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Mobile & Wireless World: Wireless moves into the enterprise

But careful planning is needed before deployment

By Bob Brewin
May 21, 2004 12:00 PM ET

Computerworld - Enterprises no longer see wireless as a novelty technology, but as a maturing IT tool that can be used to serve customers better and boost the productivity of an increasingly mobile workforce, according to top IT managers slated to speak next week at the Computerworld Mobile & Wireless World conference.
Richard Dean, an analyst at IDC in Framingham, Mass., said companies recognize wireless technology as "a significant productivity-enhancement tool" that still has a way to go before reaching its full potential. "We're still in the third inning."
To avoid a strikeout, Gary Bullock, network solutions project manager at The Allstate Corp. in Northbrook, Ill., said companies first need to determine what kinds of wireless and mobile technologies meet their business requirements, a process that took Allstate two years.
Bullock emphasized that mobile and wireless systems need to be integrated with existing IT infrastructures. For example, Allstate has provided handheld computers equipped with cellular General Packet Radio Service (GPRS) to 400 "very mobile" executives. The machines operate at a data rate of 20K to 40Kbit/sec. Rollout of the devices has been coordinated with Allstate's desktop and laptop team, Bullock said, since handhelds synchronize with data stored on workers' computers.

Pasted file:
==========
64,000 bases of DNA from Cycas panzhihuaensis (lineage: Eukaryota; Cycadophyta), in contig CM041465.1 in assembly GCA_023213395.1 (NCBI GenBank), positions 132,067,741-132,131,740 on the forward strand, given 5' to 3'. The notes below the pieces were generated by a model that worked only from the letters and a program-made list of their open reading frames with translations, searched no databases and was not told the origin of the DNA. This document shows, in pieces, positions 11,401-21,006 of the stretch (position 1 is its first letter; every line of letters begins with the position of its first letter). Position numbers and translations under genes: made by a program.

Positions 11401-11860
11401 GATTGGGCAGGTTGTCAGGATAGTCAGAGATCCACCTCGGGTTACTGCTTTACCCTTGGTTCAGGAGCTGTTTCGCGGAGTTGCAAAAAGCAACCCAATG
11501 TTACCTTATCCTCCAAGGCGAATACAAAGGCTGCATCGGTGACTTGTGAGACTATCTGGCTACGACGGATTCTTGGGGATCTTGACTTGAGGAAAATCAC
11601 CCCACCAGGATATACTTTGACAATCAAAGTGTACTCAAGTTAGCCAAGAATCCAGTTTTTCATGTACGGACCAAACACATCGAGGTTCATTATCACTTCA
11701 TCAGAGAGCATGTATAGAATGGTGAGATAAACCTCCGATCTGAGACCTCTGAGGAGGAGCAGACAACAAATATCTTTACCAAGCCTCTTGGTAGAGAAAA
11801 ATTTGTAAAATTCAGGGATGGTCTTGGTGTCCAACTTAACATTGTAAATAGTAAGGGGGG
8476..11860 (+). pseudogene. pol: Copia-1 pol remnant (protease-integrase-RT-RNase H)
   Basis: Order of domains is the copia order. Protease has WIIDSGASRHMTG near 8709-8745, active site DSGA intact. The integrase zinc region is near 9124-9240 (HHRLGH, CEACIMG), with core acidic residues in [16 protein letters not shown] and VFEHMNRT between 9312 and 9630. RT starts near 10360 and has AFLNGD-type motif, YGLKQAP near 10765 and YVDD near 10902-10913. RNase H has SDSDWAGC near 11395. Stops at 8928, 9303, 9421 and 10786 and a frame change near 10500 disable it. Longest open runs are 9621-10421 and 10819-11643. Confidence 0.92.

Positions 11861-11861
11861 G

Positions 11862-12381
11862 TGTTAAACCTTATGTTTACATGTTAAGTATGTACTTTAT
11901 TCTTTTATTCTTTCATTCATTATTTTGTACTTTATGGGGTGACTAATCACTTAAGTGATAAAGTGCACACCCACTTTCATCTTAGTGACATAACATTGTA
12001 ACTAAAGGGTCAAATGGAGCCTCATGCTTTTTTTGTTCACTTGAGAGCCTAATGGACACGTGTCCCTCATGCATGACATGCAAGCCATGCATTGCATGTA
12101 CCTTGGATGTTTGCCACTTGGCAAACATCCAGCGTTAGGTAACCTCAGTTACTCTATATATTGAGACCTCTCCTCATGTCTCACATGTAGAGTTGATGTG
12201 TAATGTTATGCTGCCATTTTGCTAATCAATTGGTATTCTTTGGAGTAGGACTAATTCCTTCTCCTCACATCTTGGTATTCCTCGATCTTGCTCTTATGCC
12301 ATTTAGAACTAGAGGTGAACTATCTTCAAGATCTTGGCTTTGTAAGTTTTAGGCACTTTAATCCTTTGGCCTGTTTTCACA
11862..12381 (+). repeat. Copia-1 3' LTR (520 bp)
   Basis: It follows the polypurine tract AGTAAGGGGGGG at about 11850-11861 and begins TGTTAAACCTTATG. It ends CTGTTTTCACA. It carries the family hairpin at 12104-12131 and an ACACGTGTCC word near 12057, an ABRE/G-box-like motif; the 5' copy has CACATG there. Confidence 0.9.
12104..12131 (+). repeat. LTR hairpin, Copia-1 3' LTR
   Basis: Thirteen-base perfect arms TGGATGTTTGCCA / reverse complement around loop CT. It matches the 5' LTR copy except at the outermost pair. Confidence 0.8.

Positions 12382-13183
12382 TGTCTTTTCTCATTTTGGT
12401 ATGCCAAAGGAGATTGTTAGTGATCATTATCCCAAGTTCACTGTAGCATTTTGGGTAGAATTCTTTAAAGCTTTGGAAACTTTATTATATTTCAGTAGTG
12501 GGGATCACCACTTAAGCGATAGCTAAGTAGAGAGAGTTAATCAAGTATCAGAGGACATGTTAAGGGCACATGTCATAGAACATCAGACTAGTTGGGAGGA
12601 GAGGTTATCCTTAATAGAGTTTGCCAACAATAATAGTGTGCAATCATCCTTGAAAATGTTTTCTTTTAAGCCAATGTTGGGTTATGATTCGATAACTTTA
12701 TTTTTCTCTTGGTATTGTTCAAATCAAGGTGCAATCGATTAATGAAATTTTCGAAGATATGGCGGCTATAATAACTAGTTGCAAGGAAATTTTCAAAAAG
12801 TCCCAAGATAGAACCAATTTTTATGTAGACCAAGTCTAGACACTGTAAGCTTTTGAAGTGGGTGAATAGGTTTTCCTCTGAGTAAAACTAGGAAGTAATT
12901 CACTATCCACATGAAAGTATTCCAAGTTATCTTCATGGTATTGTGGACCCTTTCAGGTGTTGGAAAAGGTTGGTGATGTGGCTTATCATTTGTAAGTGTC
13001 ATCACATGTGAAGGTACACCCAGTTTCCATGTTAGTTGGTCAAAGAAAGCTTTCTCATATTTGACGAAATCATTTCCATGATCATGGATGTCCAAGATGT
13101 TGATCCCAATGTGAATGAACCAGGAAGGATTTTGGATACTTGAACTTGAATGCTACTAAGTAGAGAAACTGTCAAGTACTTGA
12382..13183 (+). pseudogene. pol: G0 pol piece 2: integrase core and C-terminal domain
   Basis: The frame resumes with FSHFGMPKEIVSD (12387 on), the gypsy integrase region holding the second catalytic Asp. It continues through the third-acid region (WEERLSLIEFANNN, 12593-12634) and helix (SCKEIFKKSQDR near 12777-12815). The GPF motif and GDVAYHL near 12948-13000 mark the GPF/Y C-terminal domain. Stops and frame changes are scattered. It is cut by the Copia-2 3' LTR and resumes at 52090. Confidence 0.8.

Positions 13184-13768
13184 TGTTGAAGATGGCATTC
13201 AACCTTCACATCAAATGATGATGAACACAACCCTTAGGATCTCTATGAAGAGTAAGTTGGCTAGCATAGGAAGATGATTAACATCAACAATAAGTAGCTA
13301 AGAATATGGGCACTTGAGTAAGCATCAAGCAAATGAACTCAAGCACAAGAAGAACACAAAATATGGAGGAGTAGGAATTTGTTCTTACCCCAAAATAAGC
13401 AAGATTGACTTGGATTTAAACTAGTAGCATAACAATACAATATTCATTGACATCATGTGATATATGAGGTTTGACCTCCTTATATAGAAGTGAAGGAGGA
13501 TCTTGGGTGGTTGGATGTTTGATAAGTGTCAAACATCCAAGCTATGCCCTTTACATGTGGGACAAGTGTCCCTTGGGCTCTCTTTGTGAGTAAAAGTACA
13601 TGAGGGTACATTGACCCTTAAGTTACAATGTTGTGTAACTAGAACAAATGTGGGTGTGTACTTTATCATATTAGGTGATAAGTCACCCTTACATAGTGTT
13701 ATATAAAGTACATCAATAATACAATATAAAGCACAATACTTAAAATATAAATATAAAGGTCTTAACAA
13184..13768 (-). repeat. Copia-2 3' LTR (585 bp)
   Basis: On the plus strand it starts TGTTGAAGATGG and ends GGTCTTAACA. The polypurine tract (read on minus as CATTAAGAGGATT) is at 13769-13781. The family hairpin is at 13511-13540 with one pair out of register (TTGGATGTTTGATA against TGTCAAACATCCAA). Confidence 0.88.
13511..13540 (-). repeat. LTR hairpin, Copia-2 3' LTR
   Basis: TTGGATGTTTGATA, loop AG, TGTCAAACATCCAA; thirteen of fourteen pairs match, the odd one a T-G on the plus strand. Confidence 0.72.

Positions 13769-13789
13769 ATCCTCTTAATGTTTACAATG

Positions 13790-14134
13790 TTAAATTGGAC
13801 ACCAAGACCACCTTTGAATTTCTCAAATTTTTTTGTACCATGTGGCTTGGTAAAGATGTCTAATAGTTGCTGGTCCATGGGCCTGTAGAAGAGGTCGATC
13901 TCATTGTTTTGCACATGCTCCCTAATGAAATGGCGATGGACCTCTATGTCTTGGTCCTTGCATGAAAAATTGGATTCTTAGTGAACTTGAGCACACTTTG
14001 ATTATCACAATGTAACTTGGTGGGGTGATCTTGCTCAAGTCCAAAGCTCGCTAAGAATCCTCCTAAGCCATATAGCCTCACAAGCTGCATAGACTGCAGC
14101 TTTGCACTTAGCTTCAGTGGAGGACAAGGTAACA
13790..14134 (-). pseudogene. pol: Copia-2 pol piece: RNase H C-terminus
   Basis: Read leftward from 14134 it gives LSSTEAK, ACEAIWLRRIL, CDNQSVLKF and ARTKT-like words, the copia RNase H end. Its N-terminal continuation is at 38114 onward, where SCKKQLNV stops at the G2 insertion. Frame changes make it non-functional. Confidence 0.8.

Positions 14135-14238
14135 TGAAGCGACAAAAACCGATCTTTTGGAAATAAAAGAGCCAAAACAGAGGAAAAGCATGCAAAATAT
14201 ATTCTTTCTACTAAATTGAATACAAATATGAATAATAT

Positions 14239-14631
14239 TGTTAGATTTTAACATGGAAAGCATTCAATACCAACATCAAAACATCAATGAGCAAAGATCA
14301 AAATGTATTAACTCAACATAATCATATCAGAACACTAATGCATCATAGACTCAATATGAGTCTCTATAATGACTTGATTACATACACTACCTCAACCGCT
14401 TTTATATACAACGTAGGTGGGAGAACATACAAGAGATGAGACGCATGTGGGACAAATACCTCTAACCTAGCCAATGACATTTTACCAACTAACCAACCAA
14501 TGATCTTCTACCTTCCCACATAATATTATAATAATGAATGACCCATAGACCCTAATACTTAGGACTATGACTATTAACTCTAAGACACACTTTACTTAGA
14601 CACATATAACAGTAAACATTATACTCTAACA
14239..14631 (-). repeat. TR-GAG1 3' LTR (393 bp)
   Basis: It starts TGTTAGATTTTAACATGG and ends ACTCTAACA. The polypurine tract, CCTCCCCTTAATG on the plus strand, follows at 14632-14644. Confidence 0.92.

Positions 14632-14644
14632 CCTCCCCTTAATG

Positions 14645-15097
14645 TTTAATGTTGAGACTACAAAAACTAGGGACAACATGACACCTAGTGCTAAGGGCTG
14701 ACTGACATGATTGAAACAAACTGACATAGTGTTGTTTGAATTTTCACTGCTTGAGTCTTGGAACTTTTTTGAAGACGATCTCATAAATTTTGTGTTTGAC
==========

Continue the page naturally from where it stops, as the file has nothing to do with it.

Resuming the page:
While GPRS provides relatively slow data speeds, Bullock said it is fast enough for the handhelds to send and receive thin data files, including e-mail, and contact and calendar information.
Allstate is also beginning to equip field service workers who use larger applications and need higher data rates -- such as auto insurance claims adjusters -- with cellular modems for their laptops based on the cellular Code Division Multiple Access (CDMA) 1X standard. The standard can provide throughput of between 50Kbit/sec. and 70Kbit/sec. Bullock declined to identify Allstate's hardware or network providers.
Allstate has to date equipped about 2,000 workers with the CDMA laptop cards, and user satisfaction so far is high. Users would give up their cellular modem cards only "if I pried them from their hands," Bullock said.
The purchase of cellular airtime is integrated with other telecommunications services Allstate buys, allowing the company to "take advantage of economies of scale," he said.
He also noted that Allstate has started to install Wi-Fi in its offices, including at its headquarters, as an overlay to the wired data networks already in place. Designed to serve conference and meeting rooms as well as office space for visiting workers, the Wi-Fi deployment has been coordinated with the IT group that handles wired data networks, Bullock said.
Jay Brummett, chief technology officer for the city of Ogden, Utah, also opted for CDMA 1x

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